Inspired by a number of great DOS-era games, Grand Strategy: Space War takes you back to the roots of 4X games. It gives up modern 4X conventions and re-thinks the way you look at the 4X genre.
This is a game of strategy, not numbers. What you do with what little you have will determine if your empire rises or falls.
eXplore new worlds, and keep an eye out for enemies.
eXpand your empire to the far reaches of space.
eXploit your colonies and manage your supply lines.
eXterminate all those who defy you, and reign supreme.
Feel what it means to play a true old-school 4X game.
Greetings! Grand Strategy: Space War is a DOS-era-inspired 4X sci-fi game.
Today, we'll be putting into words the vision that drives 'Grand Strategy: Space War'.
Our Mission: Deliver a quality balanced/competitive 4X game true to the origins of the genre.
4X games are built around 4 core gameplay objectives: eXplore, eXpand, eXploit and eXterminate (which collectively form the 4Xs of the genre).
Most 4X developers don't dare question the modern standards of a 4X game. We do...
Exploration will serve 3 different purposes.
Economy: Players will send out scouts to chart the galaxy and perform survey of the various planets in an attempt to determine potential colony sites.
Defense: Players will keep forces on the outskirt of their empire to detect enemy incursions and allow for a defense force to mobilize. Enemy ships will emit noise signatures which will increase based on the amount of components that are activated, making them easier/harder to detect.
Offense: Players will send out scouts to perform reconnaissance operations in enemy territory. These operations will reveal enemy bases, their mobile forces (heading and speed) along with any static defenses they may have erected. Based on the efficiency of the scout, this information may or may not be complete.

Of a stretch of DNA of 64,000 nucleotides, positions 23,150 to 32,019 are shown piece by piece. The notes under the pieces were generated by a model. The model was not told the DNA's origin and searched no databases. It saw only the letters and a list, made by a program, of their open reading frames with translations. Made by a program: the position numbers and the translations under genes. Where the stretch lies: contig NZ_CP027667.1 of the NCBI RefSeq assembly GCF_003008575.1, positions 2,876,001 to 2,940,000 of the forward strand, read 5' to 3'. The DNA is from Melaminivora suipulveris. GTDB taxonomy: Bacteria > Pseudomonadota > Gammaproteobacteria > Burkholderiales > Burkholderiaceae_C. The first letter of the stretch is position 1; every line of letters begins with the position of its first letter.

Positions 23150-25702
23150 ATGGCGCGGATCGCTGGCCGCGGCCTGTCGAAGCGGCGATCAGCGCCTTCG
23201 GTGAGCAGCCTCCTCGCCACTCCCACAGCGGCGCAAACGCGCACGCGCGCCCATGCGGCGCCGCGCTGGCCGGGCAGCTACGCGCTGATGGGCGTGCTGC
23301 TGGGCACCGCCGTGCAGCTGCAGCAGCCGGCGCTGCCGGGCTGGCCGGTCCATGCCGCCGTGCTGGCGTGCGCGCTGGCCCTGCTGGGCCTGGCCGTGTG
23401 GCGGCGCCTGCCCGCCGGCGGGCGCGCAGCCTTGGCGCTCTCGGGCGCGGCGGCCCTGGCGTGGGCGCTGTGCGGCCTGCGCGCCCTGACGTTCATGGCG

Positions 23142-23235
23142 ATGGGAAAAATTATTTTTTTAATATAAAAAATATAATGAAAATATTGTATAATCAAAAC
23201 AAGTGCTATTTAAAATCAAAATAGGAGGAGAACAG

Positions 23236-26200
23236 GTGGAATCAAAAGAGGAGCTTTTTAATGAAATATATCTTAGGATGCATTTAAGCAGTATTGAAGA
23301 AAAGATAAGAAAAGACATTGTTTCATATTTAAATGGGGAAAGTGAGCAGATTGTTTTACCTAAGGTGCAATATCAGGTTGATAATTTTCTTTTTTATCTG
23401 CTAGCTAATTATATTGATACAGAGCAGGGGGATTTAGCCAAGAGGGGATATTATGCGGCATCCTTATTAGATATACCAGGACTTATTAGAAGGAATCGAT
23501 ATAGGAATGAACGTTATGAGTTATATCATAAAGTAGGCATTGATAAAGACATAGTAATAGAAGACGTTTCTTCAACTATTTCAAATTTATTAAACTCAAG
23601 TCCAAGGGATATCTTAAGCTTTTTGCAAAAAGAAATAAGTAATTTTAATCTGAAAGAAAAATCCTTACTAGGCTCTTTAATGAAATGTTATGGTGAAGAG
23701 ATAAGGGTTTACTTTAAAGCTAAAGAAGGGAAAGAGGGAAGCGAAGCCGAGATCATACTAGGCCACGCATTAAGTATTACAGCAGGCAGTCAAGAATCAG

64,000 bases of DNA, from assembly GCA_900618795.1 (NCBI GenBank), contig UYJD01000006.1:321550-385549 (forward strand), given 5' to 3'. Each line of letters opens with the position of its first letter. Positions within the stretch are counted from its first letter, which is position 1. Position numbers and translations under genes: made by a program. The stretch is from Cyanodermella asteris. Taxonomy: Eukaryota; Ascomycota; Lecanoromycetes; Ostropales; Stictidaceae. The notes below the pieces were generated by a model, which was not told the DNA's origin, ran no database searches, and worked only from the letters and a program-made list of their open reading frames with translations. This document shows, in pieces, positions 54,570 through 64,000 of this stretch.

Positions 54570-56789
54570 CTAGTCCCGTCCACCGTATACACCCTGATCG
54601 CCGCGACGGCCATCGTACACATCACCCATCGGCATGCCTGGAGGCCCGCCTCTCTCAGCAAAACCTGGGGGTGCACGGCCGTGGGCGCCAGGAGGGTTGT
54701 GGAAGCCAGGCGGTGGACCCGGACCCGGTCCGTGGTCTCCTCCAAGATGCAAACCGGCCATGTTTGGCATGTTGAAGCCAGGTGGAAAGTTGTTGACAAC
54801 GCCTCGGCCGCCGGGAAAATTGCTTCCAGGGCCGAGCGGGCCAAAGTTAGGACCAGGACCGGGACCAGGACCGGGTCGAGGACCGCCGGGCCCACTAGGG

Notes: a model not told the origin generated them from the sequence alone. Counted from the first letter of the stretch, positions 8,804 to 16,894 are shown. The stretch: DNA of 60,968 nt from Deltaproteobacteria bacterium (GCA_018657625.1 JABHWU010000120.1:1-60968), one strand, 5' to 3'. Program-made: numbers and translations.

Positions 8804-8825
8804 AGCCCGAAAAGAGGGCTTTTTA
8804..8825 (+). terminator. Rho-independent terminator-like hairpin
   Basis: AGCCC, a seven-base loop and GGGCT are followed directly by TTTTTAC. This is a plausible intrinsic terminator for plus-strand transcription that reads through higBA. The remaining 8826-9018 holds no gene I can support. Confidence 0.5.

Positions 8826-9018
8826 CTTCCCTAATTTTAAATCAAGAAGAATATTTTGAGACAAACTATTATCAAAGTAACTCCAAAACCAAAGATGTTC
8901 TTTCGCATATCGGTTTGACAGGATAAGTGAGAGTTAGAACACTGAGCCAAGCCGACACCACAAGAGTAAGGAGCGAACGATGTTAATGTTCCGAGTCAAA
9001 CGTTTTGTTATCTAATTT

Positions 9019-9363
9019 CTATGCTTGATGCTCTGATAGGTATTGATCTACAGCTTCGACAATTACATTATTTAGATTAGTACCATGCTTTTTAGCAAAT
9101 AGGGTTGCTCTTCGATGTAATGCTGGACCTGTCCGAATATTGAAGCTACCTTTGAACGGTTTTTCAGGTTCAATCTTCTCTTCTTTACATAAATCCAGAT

(more information: Noise & Sensors, an upcoming article).
Resources are scarce and finite: they will determine the worlds you need to colonize.
Players won't be expected to expand to every planet within their reach: Players will carefully need to gauge whether they need to expand, as with every expansion so too will come the toll of logistics.
Many worlds will be dead rocks, not worth the trouble, and though some worlds will flourish with certain resources, they may be useless to you at that given time.
Players will only have limited means to invest in new colonies, and everything they will spend to develop new worlds can't be spent on ship construction.
Investing too little in new colonies will make them inoperable for so long that they'll hardly ever be profitable. Investing too much, on the other hand, will make them unprofitable if the resources run dry too quickly, and more importantly, won't allow you to build the ships you need to defend your expansion.
Because the resources will be localized, it will be challenging to get the resources you need where you need them on-time.
Players will only command limited numbers of ship, and each of them will matter. This isn't a numbers game, its a game of strategy. Your army can't be everywhere, outnumbering the opponent.
We believe smaller numbers will make the game easier to understand so that players can learn from their mistakes instead of sitting back and enjoying 'the show'.
Small numbers will also help low-tech ships to remain relevant.
Supply lines will be critical for the survival of the fleet. Even the most capable warships will fall without proper organization.
Combats will become nearly predictable through experience, as they'll be mostly deterministic.
Battles will include: ship vs ship, ship vs planet (bombardments and planetary defenses), ground invasions.
We'll followup with articles directed at explaining and detailing each of the above along with any game feature that will be included in the game.
In the meantime, you can visit our DevLog.